2018 Job Growth Closes on a High Note, Tight Unemployment to Restrain Hiring

 

EMPLOYMENT

JANUARY 2019

2018 Job Growth Closes on a High Note, Tight Unemployment to Restrain Hiring

Aggressive recruiting accelerates employment growth in 2018, raising housing demand and consumer spending. The economy added 312,000 positions in December for an annual total of 2.6 million new roles, outperforming both 2016 and 2017. Unemployment fell to a half-century low. Employers sustained a higher rate of hiring amid a tighter labor market in part because they filled positions with less-experienced candidates and provided more training to cover the skill gap. A broader range of people finding full-time employment is, in turn, increasing housing demand. Much of that is going toward more affordable multifamily options, supporting a 12 percent rise in apartment absorption in 2018. Some firms are also raising wages to attract the best talent as average hourly earnings appreciated 3.2 percent last year. Greater take-home pay is increasing retail consumption and consumer spending, and sales over the most recent holiday shopping season improved by the largest margin in six years. Travel spending within the U.S. is up as well, contributing to the best year for hotel occupancy on record dating back to 1988.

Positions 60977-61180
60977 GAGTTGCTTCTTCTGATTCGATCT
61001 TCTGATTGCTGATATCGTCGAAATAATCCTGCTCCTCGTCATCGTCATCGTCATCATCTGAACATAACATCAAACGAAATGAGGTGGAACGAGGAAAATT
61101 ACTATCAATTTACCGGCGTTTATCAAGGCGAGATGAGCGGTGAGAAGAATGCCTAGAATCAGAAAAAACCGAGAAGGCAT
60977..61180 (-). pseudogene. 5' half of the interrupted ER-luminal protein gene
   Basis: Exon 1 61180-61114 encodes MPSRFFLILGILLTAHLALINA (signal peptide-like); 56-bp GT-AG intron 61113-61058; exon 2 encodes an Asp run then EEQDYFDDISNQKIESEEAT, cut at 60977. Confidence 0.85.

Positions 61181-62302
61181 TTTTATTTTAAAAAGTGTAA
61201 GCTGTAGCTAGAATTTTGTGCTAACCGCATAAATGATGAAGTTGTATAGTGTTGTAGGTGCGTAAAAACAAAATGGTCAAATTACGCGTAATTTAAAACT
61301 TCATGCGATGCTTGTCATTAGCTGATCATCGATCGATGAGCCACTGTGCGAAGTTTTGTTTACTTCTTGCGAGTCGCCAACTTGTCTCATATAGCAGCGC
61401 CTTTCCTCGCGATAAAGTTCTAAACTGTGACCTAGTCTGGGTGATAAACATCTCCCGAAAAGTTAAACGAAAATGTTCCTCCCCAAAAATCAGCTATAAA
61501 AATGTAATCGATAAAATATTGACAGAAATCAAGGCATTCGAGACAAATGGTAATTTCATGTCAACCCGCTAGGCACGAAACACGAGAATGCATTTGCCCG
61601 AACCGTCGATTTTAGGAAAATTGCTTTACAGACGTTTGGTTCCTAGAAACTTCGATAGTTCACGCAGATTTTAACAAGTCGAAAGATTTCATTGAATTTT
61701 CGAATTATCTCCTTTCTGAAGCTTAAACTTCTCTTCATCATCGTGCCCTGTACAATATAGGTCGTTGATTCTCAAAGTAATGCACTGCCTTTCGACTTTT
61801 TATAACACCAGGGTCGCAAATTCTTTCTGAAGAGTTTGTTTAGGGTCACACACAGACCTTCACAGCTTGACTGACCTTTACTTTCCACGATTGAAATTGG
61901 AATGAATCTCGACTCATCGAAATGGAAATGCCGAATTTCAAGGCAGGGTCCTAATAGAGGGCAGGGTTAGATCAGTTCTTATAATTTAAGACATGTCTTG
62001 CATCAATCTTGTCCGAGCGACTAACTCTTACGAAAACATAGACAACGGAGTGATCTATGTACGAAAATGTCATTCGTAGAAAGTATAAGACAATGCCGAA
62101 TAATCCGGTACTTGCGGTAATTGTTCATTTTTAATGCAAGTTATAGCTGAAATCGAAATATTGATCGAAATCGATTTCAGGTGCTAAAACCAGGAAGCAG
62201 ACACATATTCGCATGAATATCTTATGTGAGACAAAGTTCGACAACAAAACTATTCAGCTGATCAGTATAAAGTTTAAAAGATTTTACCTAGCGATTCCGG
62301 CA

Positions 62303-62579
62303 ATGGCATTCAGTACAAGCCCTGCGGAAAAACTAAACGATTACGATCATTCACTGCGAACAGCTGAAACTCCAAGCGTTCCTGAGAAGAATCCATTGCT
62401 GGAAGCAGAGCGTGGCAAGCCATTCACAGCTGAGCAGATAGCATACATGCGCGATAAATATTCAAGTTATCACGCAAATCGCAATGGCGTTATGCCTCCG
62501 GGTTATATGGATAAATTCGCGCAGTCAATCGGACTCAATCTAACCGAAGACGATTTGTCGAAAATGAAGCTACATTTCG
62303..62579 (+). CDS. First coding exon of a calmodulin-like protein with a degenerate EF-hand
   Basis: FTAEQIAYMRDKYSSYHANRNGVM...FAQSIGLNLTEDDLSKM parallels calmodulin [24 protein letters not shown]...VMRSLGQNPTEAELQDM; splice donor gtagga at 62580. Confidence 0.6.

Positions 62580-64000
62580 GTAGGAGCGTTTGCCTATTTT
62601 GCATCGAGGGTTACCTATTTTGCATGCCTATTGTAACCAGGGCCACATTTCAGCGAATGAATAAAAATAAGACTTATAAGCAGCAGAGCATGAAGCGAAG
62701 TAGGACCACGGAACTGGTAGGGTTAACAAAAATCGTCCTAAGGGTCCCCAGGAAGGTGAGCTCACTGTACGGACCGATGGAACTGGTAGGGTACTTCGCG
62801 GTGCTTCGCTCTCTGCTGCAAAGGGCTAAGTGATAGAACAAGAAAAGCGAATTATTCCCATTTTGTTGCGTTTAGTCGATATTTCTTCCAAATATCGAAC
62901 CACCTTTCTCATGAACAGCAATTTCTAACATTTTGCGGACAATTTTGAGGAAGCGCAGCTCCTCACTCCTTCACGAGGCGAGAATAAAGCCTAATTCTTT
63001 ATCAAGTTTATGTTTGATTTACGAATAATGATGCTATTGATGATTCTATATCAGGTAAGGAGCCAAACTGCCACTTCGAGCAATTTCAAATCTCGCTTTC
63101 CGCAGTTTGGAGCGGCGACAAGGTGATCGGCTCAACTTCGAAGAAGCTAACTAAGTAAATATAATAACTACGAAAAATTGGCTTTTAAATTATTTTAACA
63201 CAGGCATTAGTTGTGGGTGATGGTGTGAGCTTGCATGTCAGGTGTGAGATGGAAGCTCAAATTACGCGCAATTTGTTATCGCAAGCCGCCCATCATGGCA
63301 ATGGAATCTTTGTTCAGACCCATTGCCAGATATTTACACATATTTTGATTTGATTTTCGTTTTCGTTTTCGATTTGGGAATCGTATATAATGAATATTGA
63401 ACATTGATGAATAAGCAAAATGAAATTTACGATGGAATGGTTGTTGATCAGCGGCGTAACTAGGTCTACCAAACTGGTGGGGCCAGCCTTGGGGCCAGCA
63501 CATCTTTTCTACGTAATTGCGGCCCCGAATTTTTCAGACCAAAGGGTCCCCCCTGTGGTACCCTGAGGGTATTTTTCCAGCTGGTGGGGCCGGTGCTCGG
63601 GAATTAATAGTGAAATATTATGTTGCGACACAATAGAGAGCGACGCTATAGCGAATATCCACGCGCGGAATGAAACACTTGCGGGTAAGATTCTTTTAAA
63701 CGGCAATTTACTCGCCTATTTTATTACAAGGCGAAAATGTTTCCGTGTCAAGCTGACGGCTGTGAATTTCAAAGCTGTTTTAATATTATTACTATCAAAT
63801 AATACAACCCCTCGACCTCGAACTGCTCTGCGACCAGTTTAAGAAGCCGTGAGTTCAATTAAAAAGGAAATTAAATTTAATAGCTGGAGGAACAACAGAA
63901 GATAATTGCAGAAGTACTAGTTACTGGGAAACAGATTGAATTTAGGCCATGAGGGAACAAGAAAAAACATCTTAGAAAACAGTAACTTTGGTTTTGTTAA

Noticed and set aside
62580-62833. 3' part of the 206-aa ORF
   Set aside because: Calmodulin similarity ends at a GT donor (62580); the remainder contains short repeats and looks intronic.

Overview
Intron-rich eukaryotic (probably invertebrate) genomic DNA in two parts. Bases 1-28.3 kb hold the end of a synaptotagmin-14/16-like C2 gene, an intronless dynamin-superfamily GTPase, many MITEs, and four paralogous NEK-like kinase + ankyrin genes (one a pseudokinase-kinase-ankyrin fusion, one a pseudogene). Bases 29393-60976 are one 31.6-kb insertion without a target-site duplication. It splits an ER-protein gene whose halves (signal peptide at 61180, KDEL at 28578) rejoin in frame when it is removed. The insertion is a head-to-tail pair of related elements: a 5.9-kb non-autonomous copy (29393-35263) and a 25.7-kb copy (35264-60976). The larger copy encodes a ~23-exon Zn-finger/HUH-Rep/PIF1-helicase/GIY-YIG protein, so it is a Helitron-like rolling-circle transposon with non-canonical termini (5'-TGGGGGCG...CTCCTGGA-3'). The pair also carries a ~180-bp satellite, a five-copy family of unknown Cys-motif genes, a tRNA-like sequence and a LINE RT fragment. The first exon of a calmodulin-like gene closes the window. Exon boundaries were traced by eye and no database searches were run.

Favorable outlook for 2019 despite potential headwinds. The new year begins with positive momentum from the jobs market but a low unemployment rate will add mounting pressure to recruiters. Many small businesses continue to report difficulty in finding qualified workers as their most pressing business dilemma. Another challenge is increased inflation risk from rising wages and tariffs that could force the Federal Reserve to tap the brakes on economic growth. Despite these headwinds, job additions will remain in the 2 million range, sustaining commercial real estate demand. Further hiring will underpin positive rental activity, keeping apartment vacancy comfortably below 5 percent. Among retail properties, availability will fall to a near-two-decade low, supported by a moderated construction pipeline.

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Developing Trends

Labor force participation rises at end of year. The unemployment rate ticked up 20 basis points to 3.9 percent in December as more people re-entered the labor force. Many are starting new positions, but others have just begun the job search.

Higher construction wages impacting development. Among the sectors raising pay is the construction industry. The 3.9 percent increase in average hourly earnings helped employers hire 280,000 personnel in 2018, about 30,000 more people than last year. Rising construction costs will weigh on the pace of development and renovation.

Healthcare hiring speeds up as new medical facilities open. Healthcare payrolls grew by 346,000 personnel in 2018, mainly for ambulatory services. There is a growing need for such employees at outpatient facilities and urgent care centers, increasingly important tenants for shopping centers.

312,000

Jobs Added in December 2018

3.9%

Unemployment Rate in December 2018

Sources: Marcus & Millichap Research Services; Bureau of Labor Statistics; CoStar Group, Inc.; RealPage, Inc.; STR Inc.

 

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